Reading and writing, two of the best things in life. When you need some inspiration for these two virtues, please visit my friend Mrs. Duffy’s site.
She drinks pints of coffee and writes little observations and ideas for stories with her best fountain pen on the linen-white pages of expensive notebooks. Sometimes, when it’s going badly, she wonders if what she believes to be a love of the written word is really just a fetish for stationery.The true writer, the born writer, will scribble words on scraps of litter, the back of a bus tickets, on the wall of a cell. Emma is lost on anything less than 120gsm.
From “One Day” by David Nicholls
Since I wrote the text below I have been made aware of that the inks Salix and Scabiosa have some issues in regard to fading over time and being less resistant to light. I have no further details but urge you to take this in consideration, especially if you are planning to use these inks for journals.
I am not a collector of pens and inks per se, but in order to find the ideal combinations for me, I’ve had to try quite a few. I’ve absolutely no interest in having a lot of fancy pens in the drawer or a lot of bottles on the shelves, but I want that special feeling when I reach for the pen in the shirt pocket and put a trail of ink on the paper and can say: Man, this is classy!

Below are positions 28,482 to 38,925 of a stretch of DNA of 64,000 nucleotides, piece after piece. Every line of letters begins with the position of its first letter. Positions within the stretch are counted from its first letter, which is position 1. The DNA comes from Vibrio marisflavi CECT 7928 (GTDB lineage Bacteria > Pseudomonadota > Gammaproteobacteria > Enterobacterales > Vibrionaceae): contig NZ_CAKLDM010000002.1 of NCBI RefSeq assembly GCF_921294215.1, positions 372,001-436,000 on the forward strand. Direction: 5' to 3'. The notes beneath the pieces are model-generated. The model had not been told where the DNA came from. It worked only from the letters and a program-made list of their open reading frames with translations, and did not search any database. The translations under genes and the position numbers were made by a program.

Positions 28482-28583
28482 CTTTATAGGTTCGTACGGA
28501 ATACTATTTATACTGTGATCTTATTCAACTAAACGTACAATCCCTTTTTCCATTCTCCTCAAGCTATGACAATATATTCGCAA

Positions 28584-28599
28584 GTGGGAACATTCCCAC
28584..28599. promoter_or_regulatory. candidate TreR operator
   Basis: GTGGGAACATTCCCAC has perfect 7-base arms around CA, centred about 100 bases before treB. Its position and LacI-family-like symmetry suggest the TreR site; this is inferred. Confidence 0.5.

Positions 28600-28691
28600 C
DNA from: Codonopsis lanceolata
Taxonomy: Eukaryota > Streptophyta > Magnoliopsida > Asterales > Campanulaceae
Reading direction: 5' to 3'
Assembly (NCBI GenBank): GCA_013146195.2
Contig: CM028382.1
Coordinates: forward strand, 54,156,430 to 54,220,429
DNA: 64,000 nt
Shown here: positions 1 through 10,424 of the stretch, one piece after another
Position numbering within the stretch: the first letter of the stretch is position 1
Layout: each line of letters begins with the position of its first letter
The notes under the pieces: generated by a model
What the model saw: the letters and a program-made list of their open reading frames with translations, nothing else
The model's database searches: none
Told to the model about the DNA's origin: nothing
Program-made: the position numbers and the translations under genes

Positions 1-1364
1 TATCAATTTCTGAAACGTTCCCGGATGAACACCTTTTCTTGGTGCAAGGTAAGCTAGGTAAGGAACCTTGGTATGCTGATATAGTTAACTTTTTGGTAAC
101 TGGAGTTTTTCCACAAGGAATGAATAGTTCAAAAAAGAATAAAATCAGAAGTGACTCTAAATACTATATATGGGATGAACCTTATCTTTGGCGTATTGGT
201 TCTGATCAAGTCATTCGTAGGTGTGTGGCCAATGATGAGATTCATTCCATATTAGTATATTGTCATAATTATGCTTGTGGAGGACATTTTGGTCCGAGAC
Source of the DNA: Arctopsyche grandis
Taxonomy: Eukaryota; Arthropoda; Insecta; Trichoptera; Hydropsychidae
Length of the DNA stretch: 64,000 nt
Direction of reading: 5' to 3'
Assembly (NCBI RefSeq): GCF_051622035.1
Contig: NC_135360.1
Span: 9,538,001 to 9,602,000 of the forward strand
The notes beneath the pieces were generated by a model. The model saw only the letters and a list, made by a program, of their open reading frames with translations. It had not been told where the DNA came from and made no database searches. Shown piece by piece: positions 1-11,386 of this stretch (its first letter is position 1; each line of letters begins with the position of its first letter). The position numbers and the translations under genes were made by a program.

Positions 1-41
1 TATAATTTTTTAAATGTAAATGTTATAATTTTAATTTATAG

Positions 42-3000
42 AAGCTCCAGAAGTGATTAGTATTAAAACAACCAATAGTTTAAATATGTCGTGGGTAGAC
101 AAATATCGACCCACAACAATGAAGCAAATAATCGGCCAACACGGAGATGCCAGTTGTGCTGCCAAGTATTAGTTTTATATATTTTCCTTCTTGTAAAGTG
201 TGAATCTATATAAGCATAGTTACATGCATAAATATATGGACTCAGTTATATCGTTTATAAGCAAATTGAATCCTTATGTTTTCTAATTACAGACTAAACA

Just recently I think I’ve gathered enough experience to share it with you dear Reader.
Paper is a factor that I cannot completely control. I have to use different kinds of paper qualities from Moleskine and ordinary office paper to G.Lalo ”Velin de France”. The settings in which I write are often far from optimal. I often write in a Moleskine while travelling on commuter trains.
When it comes to pens I’ve decided to go for Pelikan M200s, (and a M400 with friction fit nib unit). Sturdy, reliable, with interchangeable nib-units and they hold a more than decent amount of ink. Pelikan is also a brand with excellent customer service and is a company that you can communicate with, both with the HQ in Germany as well as with your national office, at least in Sweden. You can also buy nib units separately. I also love the Sailor Professional Gear series but the ink capcity is to low for my needs and the Sailor Company is not easy to have a deeper corversation with, at least so for me. Yes, I have a PG Realo that I love and that takes a lot of ink, but I don’t want to have an accident with that nib.